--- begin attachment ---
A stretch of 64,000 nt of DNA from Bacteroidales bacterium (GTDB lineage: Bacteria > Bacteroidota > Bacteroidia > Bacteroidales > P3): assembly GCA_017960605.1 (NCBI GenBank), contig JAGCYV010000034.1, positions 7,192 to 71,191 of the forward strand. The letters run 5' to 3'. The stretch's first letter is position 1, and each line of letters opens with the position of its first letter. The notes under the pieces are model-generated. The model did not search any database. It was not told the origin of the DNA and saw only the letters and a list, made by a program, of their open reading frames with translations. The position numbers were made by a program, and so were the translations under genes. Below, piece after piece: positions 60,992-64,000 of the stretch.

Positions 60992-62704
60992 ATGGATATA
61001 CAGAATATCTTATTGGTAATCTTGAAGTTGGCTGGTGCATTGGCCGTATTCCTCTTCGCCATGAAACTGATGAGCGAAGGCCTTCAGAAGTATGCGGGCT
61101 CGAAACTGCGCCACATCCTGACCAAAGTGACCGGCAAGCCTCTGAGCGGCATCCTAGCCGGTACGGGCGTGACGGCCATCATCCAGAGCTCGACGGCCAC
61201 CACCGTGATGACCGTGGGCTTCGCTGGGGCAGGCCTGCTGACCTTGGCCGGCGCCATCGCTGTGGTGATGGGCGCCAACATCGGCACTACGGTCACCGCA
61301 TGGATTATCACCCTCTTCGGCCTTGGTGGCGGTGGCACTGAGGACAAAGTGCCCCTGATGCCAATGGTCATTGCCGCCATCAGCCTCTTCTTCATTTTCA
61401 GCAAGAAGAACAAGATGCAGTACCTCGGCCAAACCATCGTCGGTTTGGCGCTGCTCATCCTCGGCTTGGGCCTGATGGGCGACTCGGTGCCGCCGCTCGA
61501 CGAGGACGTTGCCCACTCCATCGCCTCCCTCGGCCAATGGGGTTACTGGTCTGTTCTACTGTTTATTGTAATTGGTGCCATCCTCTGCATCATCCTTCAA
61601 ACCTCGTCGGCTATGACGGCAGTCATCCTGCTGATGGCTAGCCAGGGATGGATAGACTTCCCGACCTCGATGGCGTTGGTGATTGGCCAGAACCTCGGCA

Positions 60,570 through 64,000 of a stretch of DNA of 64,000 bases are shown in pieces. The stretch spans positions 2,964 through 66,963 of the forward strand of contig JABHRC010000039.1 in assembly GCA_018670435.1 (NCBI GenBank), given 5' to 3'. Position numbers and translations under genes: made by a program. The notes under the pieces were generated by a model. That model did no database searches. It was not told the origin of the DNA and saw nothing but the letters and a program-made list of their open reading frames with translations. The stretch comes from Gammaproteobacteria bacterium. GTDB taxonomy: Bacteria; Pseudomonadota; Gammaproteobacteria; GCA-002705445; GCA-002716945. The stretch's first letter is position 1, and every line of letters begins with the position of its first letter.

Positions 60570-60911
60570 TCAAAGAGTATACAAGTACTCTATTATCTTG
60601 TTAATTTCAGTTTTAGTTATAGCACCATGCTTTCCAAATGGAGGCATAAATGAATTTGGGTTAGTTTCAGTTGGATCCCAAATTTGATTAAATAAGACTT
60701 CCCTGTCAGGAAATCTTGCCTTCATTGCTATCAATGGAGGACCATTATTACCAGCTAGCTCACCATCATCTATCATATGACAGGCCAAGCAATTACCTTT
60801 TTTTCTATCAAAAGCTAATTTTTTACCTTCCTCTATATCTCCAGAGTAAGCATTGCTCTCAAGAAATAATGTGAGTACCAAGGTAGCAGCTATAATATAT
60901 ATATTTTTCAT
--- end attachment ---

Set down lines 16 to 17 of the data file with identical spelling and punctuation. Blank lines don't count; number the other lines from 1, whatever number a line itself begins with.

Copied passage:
60801 TTTTCTATCAAAAGCTAATTTTTTACCTTCCTCTATATCTCCAGAGTAAGCATTGCTCTCAAGAAATAATGTGAGTACCAAGGTAGCAGCTATAATATAT
60901 ATATTTTTCAT